We do not, however, believe this error, if any, demands a reversal. As noted in State v. Freeman, 297 N.W.2d 363, 367 (Iowa 1980) (citations omitted):

Not every error, even one of constitutional proportions, justifies a new trial or other relief. A defendant is entitled to a fair trial but not necessarily a perfect one. To deny defendant a new trial we must say the error was harmless beyond a reasonable doubt.

In this case, as in Freeman and cases cited therein, the challenged evidence was only cumulative to identical evidence properly in the record. We have already held the three .45 shell casings and the ballistics tests tying them to the gun found on the bed were properly admitted. And there is no dispute the slug recovered from Inez's head and the ballistics tests tying it to the gun were properly admitted. Under these circumstances, the introduction of two more slugs, also tied to the gun, would add little, if anything, to the State's case. We conclude beyond a reasonable doubt the exclusion of this evidence would not have changed the result at trial.

II. Sufficiency of Evidence. Vincik also contends the evidence introduced at trial was insufficient to support his conviction. The principles governing our review of this claim are as follows:

When a criminal defendant challenges the sufficiency of evidence to support a conviction, we review all of the evidence in the record in a light most favorable to *355 the State. The jury's verdict is binding on us if supported by substantial evidence, together with all legitimate inferences arising reasonably and fairly from the evidence. Substantial evidence is evidence that could convince a rational trier of fact that the defendant is guilty of the charged crime beyond a reasonable doubt.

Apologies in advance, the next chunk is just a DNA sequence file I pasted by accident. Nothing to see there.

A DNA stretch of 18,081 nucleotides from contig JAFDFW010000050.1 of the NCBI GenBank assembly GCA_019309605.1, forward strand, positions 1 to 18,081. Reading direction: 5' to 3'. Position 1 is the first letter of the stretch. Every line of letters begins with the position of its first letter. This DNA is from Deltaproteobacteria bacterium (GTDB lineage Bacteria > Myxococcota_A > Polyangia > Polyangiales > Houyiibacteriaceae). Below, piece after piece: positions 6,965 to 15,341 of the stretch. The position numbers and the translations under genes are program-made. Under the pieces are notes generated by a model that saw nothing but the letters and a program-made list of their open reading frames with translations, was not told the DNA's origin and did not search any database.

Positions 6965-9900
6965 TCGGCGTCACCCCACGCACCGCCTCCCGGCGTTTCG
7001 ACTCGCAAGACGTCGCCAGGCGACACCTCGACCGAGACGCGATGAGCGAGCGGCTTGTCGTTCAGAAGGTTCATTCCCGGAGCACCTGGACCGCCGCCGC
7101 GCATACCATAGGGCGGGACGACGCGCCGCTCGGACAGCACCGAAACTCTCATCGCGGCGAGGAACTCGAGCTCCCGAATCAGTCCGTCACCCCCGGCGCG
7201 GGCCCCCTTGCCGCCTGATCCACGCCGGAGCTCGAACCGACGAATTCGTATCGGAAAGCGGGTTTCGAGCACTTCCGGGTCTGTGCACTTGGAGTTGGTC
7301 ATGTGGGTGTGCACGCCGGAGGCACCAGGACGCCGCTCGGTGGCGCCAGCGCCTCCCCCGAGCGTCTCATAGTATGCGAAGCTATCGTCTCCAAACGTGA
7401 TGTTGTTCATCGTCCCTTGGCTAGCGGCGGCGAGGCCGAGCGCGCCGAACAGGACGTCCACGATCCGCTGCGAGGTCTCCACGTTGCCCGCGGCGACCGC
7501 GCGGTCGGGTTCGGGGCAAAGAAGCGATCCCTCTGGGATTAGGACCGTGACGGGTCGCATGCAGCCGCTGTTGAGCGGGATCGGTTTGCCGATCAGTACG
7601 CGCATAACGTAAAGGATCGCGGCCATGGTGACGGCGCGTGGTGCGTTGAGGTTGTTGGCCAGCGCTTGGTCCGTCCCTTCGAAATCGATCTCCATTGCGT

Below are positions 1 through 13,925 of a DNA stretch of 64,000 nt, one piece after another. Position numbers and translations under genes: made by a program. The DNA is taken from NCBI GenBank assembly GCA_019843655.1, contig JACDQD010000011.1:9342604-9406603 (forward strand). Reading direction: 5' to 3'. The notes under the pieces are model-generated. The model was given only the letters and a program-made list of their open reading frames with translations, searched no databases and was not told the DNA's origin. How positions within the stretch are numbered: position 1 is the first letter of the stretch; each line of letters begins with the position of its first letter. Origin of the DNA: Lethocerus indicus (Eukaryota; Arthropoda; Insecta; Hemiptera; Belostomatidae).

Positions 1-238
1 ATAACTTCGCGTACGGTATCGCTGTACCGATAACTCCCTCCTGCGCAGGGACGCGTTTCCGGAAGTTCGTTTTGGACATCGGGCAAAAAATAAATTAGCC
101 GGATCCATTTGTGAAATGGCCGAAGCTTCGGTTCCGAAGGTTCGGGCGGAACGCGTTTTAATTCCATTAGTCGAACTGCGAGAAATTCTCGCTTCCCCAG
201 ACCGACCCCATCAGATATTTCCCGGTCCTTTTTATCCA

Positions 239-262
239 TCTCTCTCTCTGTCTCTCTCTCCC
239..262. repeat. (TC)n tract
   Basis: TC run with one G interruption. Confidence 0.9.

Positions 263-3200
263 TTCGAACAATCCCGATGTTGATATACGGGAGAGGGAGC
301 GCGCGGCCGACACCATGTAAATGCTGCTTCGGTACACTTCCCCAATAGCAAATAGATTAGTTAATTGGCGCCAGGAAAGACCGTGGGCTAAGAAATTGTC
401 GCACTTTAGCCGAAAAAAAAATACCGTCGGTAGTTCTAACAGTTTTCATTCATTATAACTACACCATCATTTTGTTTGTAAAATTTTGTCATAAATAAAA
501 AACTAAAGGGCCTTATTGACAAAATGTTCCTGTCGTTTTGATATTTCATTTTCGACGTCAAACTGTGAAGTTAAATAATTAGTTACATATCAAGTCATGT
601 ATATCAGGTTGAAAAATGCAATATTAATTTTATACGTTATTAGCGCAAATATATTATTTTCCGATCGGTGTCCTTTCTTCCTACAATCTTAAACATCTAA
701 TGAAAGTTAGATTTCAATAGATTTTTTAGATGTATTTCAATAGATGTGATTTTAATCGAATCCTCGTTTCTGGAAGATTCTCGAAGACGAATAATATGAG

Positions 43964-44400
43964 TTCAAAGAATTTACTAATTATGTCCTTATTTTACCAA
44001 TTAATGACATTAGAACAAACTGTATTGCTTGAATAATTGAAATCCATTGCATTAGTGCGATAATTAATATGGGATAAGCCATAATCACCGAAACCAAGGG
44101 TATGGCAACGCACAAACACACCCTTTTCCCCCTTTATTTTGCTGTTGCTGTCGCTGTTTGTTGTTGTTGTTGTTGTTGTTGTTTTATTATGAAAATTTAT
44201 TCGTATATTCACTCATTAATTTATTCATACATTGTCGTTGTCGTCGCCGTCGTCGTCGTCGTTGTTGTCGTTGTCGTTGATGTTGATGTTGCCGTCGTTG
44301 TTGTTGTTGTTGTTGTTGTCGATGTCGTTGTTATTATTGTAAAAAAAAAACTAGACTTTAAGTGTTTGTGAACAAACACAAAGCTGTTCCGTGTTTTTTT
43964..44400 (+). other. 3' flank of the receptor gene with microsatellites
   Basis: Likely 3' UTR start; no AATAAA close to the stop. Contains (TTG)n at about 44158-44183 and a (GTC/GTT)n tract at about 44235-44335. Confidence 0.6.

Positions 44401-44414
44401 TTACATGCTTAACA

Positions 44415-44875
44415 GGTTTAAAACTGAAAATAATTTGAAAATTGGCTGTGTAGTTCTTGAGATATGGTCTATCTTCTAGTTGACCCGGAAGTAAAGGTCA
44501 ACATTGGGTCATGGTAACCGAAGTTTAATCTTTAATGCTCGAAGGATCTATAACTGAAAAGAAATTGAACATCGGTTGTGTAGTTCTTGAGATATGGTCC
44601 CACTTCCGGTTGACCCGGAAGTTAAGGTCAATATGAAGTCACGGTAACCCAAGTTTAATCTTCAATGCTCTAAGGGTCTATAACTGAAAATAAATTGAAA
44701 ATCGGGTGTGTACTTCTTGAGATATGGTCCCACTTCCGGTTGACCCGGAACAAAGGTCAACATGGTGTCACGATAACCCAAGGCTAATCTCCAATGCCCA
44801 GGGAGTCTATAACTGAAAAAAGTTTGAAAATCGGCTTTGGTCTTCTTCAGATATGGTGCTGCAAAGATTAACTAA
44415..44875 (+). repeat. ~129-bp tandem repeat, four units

State v. Jordan, 409 N.W.2d 184, 184-85 (Iowa 1987); see also State v. LaPointe, 418 N.W.2d 49, 51 (Iowa 1988).

The evidence properly in the record is more than ample to support Vincik's conviction. Inez sustained two gunshot wounds to the head from slugs fired from a distance of six inches to two feet. One slug passed through her head, leaving an exit wound on the back of her neck. The medical examiner later observed a bullet hole in the pillow beneath her head. The other slug was recovered from her head and was determined to have been fired from the gun found on the bed. The two .45 shell casings found between the bed and the nightstand on Inez's side of the bed were also determined to have been fired from the recovered gun.

The evidence shows this gun was owned by Vincik. Vincik testified he kept a loaded.45 in a drawer in the bedroom. He also testified he kept the gun's gunbox downstairs. The serial number on the gunbox discovered by Officer Hagist on the desk in the basement matched the serial number on the gun found on the bed. When this was brought to Vincik's attention at trial, he acknowledged the recovered gun was "probably" his. Moreover, an atomic absorbtion test performed on Vincik's hands revealed significant levels of antimony and barium, indicating he may have fired a weapon or been in the immediate area of a discharging weapon. Inez's hands did not register significant levels of these substances.

Vincik himself sustained one gunshot wound to the head from a slug fired from a distance of less than six inches. The slug entered at Vincik's right temple and exited just below his left temple. A bullet hole was observed in the wall, to the right of the bed. The third .45 shell casing, found under the bed, was also determined to have been fired from the recovered gun.

The foregoing evidence, in conjunction with the evidence of Vincik's financial troubles, is sufficient to convince a rational fact finder beyond a reasonable doubt that Vincik murdered his wife and then attempted to commit suicide. We therefore affirm Vincik's conviction.

AFFIRMED.